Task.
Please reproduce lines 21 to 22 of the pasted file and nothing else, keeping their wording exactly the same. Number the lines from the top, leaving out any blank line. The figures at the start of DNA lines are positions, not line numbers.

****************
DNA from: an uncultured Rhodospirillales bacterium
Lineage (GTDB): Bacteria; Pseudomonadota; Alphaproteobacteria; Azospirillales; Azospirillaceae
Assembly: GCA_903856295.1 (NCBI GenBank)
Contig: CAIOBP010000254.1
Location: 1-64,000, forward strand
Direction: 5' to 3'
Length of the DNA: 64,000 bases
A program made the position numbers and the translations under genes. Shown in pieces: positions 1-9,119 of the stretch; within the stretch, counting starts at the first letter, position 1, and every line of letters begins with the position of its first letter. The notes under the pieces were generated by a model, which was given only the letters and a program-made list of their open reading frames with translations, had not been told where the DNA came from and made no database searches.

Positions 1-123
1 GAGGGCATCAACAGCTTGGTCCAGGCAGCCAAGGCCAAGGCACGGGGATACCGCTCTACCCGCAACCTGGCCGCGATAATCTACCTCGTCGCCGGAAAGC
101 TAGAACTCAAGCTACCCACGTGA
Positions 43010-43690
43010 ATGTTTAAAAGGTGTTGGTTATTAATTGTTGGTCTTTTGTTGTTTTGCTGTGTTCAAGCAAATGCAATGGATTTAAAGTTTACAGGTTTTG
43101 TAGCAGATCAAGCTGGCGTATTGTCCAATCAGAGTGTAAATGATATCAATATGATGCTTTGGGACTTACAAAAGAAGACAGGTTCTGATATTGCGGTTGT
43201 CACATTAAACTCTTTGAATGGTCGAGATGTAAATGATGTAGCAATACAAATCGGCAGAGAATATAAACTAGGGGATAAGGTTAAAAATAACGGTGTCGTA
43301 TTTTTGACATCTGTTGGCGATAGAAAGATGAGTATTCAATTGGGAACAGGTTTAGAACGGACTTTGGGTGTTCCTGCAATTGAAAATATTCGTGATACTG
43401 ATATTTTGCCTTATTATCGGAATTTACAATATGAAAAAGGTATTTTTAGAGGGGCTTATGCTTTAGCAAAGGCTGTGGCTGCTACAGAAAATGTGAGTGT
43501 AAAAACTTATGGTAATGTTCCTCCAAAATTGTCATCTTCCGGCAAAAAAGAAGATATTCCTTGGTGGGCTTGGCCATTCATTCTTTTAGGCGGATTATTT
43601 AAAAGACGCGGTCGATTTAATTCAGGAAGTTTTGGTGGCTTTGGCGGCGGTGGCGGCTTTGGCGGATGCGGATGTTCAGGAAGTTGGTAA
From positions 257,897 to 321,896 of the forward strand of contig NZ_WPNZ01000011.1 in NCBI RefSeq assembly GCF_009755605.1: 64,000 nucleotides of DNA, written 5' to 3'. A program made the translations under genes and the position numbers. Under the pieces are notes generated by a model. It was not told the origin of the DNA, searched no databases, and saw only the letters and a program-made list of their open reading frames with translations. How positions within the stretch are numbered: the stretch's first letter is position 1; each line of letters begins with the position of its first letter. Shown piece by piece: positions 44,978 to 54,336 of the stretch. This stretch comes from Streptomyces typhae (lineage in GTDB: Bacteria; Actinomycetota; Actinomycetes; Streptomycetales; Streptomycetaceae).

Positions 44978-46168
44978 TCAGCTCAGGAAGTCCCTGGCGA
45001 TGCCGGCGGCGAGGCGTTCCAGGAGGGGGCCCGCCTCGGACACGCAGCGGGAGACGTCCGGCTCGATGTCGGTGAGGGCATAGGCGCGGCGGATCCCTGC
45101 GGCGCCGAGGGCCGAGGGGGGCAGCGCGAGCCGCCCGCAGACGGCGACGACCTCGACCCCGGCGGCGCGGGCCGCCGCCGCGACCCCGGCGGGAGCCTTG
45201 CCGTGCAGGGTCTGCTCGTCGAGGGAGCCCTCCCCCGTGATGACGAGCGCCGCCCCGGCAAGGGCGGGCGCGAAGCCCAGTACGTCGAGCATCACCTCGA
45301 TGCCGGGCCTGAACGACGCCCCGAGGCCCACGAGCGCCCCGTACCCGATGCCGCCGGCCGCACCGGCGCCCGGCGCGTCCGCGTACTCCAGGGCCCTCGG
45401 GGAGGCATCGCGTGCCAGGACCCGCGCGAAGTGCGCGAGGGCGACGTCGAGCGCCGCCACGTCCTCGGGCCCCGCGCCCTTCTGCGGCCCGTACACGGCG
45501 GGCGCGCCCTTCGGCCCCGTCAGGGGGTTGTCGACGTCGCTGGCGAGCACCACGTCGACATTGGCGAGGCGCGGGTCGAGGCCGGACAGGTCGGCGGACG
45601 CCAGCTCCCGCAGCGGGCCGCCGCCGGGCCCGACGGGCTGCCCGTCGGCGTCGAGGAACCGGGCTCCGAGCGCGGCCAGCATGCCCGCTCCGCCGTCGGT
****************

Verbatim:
Positions 44978-46168
44978 TCAGCTCAGGAAGTCCCTGGCGA